Asean inter-parliamentary asemmbly (aipa) 35th aipa general assembly vientiane capital, lao pdr 14-20 september 2014



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ASEAN INTER-PARLIAMENTARY ASEMMBLY (AIPA)
35th AIPA GENERAL ASSEMBLY

VIENTIANE CAPITAL, LAO PDR

14-20 SEPTEMBER 2014

Speech delivered by Dr Dennis Jensen on behalf of the Australian delegation


The Australia–ASEAN 40th anniversary is being promoted through a range of events. These include a business forum, visits to Australia by the ASEAN Secretary-General and other senior ASEAN officials, and an ASEAN–Australia Connectivity workshop, along with regular ministerial meetings with ASEAN by the Foreign Minister and the Minister for Trade.Anniversary celebrations will culminate in a special leaders’ Commemorative Summit in Myanmar in November.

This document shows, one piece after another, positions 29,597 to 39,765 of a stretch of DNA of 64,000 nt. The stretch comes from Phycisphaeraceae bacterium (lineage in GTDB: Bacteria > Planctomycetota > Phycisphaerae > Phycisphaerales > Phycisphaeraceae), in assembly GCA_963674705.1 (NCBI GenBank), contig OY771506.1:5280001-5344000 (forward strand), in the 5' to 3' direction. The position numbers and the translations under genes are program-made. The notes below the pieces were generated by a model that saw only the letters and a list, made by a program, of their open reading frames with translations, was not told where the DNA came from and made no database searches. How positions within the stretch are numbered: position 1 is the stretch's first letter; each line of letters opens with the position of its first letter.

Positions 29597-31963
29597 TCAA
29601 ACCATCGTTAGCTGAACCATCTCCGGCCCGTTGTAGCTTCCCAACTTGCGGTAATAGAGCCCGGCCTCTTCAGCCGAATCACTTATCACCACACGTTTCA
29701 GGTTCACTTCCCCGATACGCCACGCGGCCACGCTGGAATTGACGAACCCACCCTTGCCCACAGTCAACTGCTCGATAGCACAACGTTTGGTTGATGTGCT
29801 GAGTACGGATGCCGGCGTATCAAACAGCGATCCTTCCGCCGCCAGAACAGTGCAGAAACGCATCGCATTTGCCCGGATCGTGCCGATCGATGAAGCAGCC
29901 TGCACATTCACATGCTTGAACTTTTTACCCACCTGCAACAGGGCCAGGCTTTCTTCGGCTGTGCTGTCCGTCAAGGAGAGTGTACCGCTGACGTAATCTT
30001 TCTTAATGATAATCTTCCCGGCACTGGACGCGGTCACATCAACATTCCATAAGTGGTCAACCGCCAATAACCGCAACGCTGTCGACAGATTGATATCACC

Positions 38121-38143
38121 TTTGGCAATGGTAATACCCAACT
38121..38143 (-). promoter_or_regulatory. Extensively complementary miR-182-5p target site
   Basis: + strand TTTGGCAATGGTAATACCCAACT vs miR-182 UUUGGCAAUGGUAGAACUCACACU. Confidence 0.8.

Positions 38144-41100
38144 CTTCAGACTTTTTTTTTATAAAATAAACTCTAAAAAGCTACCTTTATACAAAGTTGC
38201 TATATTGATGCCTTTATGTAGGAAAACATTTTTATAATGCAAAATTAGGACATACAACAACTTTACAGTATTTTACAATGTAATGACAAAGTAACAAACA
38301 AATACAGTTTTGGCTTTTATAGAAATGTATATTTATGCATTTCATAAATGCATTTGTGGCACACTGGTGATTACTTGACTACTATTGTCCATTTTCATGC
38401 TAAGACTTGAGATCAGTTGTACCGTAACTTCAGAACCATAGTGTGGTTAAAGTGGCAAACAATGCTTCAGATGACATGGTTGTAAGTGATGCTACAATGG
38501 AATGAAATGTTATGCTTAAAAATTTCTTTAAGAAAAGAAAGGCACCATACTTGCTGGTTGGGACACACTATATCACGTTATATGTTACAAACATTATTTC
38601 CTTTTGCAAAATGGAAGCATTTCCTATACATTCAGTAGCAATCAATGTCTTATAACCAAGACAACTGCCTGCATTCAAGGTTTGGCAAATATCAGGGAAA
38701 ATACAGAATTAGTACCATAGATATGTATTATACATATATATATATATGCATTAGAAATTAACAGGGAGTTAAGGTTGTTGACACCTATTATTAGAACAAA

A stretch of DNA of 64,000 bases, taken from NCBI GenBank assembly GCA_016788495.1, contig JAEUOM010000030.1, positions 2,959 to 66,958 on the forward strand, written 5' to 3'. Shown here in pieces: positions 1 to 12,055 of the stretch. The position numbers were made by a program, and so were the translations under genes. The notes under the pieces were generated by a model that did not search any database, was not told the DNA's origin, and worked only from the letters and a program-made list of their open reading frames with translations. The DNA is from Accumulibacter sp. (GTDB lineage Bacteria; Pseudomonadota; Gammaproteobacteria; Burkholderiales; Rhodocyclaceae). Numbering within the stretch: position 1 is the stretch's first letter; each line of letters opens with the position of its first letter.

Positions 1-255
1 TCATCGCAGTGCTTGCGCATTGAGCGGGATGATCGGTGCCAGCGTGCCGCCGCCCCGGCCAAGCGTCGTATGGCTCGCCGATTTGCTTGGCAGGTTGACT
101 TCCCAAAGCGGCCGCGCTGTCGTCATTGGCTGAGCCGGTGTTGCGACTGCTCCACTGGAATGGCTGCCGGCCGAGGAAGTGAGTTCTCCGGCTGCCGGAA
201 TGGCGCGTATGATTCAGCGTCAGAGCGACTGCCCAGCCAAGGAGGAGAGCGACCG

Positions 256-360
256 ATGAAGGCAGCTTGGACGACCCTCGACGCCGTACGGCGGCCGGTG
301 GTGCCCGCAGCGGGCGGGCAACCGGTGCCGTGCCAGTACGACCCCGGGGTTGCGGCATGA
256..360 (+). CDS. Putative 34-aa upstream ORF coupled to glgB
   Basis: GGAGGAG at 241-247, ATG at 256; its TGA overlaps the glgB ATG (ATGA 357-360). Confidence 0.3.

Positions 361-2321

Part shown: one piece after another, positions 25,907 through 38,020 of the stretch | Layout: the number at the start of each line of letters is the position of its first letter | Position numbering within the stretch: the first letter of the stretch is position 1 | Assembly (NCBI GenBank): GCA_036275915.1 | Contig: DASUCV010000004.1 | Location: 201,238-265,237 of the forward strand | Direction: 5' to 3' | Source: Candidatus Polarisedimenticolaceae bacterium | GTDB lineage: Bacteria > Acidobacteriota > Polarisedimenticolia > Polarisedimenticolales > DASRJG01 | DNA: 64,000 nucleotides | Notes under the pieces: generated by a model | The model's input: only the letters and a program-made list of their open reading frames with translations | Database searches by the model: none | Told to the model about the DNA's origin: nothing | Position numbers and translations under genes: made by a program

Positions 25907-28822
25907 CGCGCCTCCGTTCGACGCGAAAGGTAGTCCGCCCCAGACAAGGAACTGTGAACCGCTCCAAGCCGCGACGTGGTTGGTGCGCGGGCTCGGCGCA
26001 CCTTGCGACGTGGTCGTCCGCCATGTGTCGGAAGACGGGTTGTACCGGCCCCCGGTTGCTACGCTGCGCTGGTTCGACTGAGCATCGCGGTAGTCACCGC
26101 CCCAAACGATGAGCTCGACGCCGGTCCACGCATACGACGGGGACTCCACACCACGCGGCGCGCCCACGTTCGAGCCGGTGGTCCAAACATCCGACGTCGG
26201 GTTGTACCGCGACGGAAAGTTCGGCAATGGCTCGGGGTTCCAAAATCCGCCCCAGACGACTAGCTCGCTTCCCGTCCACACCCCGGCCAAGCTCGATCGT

Throughout these 40 years, Australia’s commitment to ASEAN and its contribution to peace and prosperity has been repeatedly emphasised, including our accession to the ASEAN Treaty of Amity and Cooperation in December 2005 and by the ‘Joint Declaration on the ASEAN–Australia Comprehensive Partnership’ which our countries signed in Manila on 1 August 2007. Earlier this year in Canberra, representatives of ASEAN and Australia began implementing the Plan of Action under this Partnership for 2015 to 2019, which will focus on deepening political, security, economic, and people-to-people cooperation. The new level of cooperation is underlined by the fact that Australia appointed its first resident Ambassador to ASEAN in 2013. Ambassador Simon Merrifield now actively promotes Australia–ASEAN relations in Jakarta.